He that is made in the image of God must know him or be desolate: the child must have the Father! Witness the dissatisfaction of my soul without him! It cannot act from itself, save in God; acting from what seems itself without God, is a mere yielding to impulse. Instincts of betterment tell me I must rise above my present self—perhaps even above all my possible selves: I see not how to obey, how to carry them out! Surely this world of my unwilled, unchosen, compelled existence, cannot be shut out from him, cannot be unknown to him, unpresent to him from whom I am! Nay, is it not his thinking in which I think? Whatever passes in me must be as naturally known to him as to me. My thought must lie open to him: if he makes me think, how can I elude him in thinking? “If I should spread my wings toward the dawn, and sojourn at the last of the sea, even there thy hand would lead me, and thy right hand would hold me!” If I speak to him, if I utter words ever so low; if I but think words to him, nay, if I only think to him, surely he hears, and knows, and acknowledges! Then shall I not think to him? Shall I not tell him my troubles—how he, even he, has troubled me by making me? How unfit I am to be that which I am? That my being is not to me a good thing yet? Shall I not tell him that I need him to comfort me? Shall I not cry to him to be in me rest and strength? Every need of God, lifting up the heart, is a seeking of God, is a begging for himself, is profoundest prayer, and the root and inspirer of all other prayer.
Psalm 139: A Rhyming Metrical Paraphrase
by Jess Lederman
It's no accident that George MacDonald quoted from the ninth and tenth verses of Psalm 139 in the entry above; the theme of sermon and Psalm have much in common. Below I present a metrical paraphrase of Psalm 139 in the form of a rhyming metrical paraphrase. There's also a musical score in the form of a slow blues, with a killer bass line, but that can wait for another day; meanwhile, imagine B.B. King singing, and adding some blistering solos after the third, sixth, and ninth stanzas, to glorify the Lord.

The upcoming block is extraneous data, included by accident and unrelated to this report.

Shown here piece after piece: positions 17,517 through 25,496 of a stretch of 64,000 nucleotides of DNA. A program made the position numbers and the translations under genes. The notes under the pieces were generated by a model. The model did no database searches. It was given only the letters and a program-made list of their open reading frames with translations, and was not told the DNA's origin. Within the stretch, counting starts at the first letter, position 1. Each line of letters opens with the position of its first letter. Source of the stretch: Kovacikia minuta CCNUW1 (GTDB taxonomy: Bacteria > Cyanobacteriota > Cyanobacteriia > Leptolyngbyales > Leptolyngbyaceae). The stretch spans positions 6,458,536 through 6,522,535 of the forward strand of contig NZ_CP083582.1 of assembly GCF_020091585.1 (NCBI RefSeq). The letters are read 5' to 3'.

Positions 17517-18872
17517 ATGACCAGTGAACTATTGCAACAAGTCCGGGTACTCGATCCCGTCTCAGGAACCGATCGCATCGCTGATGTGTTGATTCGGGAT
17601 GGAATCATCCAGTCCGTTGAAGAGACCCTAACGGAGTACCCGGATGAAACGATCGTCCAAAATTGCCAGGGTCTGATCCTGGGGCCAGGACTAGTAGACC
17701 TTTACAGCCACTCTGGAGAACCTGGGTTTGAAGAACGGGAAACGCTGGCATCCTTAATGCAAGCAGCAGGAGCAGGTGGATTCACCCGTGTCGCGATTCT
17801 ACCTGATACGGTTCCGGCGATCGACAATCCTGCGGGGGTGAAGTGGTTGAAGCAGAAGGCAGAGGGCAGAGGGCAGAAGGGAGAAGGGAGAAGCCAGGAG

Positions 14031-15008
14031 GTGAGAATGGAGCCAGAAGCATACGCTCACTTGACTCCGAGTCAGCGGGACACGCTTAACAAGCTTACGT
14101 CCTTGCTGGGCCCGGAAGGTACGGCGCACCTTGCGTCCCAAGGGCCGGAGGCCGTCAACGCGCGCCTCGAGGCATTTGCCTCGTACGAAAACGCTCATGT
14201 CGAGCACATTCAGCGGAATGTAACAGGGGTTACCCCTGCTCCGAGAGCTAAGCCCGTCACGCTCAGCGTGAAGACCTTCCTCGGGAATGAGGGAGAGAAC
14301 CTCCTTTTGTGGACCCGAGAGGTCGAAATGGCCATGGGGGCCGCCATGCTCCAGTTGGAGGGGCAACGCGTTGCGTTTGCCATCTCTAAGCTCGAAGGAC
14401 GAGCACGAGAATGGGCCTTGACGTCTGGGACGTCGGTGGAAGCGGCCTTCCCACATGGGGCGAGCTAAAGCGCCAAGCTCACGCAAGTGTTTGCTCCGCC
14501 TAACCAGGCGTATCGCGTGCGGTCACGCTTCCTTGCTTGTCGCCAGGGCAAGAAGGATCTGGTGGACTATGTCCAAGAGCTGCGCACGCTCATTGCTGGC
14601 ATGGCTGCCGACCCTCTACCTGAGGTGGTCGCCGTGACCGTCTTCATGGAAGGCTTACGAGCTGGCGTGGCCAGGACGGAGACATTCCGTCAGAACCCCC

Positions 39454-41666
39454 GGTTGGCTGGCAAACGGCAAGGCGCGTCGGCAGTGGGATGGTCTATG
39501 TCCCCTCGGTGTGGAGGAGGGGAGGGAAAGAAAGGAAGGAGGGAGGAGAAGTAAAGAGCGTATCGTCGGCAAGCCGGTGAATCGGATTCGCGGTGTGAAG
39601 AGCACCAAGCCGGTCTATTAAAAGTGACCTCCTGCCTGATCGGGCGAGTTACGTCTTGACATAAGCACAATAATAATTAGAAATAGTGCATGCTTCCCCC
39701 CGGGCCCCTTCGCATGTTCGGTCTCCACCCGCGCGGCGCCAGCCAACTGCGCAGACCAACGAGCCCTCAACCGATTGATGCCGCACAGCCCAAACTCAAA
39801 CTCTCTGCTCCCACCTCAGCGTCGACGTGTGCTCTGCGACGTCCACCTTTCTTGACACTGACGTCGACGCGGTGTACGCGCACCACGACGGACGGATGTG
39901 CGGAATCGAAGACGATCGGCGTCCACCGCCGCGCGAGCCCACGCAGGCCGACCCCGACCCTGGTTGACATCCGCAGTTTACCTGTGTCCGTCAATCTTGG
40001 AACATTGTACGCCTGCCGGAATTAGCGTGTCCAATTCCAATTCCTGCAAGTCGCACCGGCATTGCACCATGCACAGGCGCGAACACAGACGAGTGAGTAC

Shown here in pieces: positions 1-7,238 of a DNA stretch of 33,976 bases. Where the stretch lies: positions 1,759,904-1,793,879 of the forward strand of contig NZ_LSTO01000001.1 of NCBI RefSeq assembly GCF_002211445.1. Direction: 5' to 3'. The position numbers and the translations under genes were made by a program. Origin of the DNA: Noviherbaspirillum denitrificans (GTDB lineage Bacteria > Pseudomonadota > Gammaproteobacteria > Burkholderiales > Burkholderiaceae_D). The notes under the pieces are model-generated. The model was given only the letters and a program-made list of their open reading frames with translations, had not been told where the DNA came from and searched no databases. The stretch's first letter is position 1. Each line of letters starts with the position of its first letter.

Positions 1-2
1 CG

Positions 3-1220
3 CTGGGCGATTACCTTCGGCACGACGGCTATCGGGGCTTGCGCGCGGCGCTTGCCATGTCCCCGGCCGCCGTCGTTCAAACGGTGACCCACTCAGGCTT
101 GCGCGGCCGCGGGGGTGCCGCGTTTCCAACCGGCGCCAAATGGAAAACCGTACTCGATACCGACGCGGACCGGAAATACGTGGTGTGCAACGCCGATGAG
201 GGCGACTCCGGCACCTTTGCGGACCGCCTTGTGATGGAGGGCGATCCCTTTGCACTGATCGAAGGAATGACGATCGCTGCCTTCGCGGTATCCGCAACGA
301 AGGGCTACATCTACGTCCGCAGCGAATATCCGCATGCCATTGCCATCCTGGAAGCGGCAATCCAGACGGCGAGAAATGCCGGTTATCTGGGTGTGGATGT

O Lord you know my thoughts, you know my ways,
You've searched the hidden places of my heart;
You know the words that I'm about to say,
You know my journey's end before I start.
You surround me, lay your hand upon me,
A stranger to myself in a strange land;
This way you know me, it's far beyond me,
Too wonderful for me to understand!
Yet still might I flee from you -- but to where?
Impossible; you know me all too well;
If I ascend to heaven, you are there,
You'd find me even in the depths of hell.
If I cross the sea, borne on morning's wing,
Even at earth's end will your hand guide me;
Your strong right hand, of which the poets sing,
From my enemies will surely hide me.
I cloak myself in black and steal away,
I try in vain to hide in folds of night;
And still you see me clearly, plain as day,
For you, Lord, darkness is the same as light.
All things about me are to you revealed,
You formed me, knit me in my mother’s womb;
I praise you Lord, you who have surely sealed
My destiny from birth until the tomb.
How precious to me are your thoughts O God,
They number more than waves upon the sea;
In evil dreams I seek your staff and rod,
And when I wake you are still here with me.
O that your justice would at least prevail,
The evil bow to you on bended knees;
I fight your adversaries tooth and nail,
I hate them, count them as my enemies.
O search me, search me God and know my heart,
Test me, try me each and every day;
Let all the wicked thoughts from me depart,
And lead me in the everlasting way.